Take, for example, "29," a scorched-earth indictment of her six-year relationship with actor Wilmer Valderrama, which she now examines — as the title suggests — from the same age her ex was when their romance began.
"Finally 29/ Funny, just like you were at the time/ Thought it was a teenage dream, just a fantasy/ But was it yours or was it mine?" she questions on the chorus. The stark turnabout is certainly a shock, considering the singer referred to Valderrama in the 2017 documentary as "my everything." But the song's damning lyrics explicitly reveal that she's gained a new, clear-eyed perspective — a theme that rings true across many of HOLY FVCK's 16 songs.
While the album proves to be a major sonic shift, HOLY FVCK ultimately seems to serve two major purposes for Lovato: to represent the truest version of herself as an artist, and honor just how far she's come on her journey.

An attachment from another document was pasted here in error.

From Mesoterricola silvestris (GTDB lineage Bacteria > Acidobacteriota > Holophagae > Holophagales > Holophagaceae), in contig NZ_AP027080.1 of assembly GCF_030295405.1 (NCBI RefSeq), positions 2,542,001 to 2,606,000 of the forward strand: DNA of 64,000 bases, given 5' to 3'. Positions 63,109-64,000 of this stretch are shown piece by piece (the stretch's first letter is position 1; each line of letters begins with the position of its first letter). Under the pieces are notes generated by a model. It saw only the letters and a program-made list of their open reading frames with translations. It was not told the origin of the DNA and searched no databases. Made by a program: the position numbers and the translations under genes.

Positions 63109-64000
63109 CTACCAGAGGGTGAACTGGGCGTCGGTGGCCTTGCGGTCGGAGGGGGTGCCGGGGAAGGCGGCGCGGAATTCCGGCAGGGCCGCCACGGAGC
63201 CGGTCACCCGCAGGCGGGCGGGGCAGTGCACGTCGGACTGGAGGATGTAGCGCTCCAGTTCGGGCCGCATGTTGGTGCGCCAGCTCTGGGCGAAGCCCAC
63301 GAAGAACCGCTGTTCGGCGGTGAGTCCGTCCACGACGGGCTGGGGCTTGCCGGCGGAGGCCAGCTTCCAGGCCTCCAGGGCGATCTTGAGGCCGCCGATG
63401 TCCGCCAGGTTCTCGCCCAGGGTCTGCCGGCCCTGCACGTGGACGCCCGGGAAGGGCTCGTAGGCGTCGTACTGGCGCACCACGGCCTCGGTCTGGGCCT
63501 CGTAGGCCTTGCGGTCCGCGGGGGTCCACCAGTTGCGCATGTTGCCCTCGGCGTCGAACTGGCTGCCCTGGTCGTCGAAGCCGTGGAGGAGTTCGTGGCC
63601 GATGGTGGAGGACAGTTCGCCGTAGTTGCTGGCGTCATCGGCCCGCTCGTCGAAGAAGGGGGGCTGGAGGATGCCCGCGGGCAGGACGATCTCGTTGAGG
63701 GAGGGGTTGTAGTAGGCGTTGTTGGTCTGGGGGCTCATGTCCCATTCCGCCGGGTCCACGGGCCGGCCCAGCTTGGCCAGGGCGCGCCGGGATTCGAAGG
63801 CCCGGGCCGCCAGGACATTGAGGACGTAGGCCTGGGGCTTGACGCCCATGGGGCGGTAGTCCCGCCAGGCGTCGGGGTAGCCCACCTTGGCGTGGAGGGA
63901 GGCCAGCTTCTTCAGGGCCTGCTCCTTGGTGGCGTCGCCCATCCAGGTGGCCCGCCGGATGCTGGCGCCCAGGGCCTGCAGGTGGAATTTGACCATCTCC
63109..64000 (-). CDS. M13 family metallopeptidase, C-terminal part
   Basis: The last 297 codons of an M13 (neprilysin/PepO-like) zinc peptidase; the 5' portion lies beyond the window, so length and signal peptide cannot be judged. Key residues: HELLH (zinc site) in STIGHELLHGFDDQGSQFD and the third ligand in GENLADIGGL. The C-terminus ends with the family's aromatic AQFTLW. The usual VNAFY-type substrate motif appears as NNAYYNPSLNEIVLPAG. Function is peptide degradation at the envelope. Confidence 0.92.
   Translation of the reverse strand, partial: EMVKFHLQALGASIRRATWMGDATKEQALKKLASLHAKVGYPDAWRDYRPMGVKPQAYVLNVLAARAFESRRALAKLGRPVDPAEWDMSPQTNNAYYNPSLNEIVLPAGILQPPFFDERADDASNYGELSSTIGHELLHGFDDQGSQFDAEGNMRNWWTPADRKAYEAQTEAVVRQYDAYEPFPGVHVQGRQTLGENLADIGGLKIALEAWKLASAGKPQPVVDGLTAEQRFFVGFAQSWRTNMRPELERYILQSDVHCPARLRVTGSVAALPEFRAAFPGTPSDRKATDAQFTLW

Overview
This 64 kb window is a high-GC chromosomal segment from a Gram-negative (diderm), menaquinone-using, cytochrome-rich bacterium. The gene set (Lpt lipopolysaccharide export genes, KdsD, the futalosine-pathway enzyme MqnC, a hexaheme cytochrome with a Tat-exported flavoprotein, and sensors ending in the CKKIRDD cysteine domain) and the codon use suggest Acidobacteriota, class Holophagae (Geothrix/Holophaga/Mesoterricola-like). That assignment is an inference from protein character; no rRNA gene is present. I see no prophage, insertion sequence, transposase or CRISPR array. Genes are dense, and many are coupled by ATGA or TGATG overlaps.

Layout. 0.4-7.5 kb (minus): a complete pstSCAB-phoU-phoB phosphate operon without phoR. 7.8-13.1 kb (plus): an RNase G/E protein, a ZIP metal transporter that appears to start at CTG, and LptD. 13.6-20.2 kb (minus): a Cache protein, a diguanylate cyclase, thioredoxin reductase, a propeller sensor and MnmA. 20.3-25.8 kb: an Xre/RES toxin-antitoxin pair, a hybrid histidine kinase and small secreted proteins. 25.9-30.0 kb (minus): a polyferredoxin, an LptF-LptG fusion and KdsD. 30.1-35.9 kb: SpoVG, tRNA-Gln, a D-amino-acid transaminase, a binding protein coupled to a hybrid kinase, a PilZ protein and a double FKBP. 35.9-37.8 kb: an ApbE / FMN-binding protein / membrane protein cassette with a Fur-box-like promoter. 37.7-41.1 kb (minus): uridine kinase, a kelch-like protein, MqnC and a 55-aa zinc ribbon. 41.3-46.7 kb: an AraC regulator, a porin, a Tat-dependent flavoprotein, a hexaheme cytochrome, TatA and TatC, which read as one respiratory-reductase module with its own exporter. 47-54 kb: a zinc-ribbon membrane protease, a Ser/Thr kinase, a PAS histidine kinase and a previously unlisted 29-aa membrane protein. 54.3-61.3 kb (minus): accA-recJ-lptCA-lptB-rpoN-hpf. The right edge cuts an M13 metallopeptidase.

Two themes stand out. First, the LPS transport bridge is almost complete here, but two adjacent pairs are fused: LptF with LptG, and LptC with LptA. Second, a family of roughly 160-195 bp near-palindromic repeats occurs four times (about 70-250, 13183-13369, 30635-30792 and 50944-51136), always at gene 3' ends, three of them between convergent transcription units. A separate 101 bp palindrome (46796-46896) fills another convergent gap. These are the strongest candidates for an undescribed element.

"I've definitely been through a ton," she told Jimmy Fallon during a June visit to "The Tonight Show Starring Jimmy Fallon." "That's no secret to the world… I came out of treatment [last year], and I realized I really want to do this for myself and I want to make the best album possible — something that really represents who I am.
"I think the best way to do that — the easiest way to do something, the most authentic — is to do it clean and sober," she continued. "So I made this album clean and sober. I can't say that about my last album. But this one I'm really, really proud about."